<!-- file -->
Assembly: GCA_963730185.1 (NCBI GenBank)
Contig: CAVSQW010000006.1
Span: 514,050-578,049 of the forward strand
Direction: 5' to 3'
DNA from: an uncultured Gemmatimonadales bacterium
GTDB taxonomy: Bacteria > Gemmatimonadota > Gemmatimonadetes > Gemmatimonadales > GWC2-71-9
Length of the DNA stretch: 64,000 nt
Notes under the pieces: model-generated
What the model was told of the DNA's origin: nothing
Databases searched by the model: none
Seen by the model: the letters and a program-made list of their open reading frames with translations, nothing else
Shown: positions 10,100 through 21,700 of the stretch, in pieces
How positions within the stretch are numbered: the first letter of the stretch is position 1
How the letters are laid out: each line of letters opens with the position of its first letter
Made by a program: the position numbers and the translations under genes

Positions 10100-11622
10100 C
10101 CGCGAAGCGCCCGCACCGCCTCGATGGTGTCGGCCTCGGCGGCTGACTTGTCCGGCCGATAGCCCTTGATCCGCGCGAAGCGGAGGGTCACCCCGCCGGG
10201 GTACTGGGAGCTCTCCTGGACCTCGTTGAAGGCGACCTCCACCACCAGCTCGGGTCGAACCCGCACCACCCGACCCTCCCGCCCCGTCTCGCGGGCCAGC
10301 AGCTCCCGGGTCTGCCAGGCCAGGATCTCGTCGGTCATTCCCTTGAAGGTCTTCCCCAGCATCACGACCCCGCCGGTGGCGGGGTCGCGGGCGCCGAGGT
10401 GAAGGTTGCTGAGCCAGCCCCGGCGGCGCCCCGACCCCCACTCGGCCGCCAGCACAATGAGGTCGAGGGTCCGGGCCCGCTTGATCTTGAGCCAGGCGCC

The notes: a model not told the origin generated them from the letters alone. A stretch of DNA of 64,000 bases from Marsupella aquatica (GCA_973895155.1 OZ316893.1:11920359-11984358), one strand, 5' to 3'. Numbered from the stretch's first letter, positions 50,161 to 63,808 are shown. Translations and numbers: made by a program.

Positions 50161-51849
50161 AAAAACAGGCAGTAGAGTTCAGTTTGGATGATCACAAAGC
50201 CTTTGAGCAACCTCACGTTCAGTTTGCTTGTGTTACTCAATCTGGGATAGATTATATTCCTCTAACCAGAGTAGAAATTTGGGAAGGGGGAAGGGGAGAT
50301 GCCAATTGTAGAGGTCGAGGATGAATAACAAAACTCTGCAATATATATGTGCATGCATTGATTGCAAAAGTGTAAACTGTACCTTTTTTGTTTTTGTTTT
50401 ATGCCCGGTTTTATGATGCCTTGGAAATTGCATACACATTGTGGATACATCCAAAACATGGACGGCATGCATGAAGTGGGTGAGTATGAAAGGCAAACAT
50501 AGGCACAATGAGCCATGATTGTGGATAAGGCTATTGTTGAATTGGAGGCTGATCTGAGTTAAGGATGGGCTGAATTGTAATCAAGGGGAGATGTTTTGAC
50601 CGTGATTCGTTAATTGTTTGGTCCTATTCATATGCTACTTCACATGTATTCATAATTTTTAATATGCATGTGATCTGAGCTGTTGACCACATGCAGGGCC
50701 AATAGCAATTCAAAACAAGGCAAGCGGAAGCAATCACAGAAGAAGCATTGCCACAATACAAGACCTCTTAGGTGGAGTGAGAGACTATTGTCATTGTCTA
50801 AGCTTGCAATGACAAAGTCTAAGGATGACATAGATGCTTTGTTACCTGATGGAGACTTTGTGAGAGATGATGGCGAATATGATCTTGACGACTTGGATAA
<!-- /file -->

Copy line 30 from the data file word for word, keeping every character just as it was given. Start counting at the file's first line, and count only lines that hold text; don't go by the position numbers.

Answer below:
50701 AATAGCAATTCAAAACAAGGCAAGCGGAAGCAATCACAGAAGAAGCATTGCCACAATACAAGACCTCTTAGGTGGAGTGAGAGACTATTGTCATTGTCTA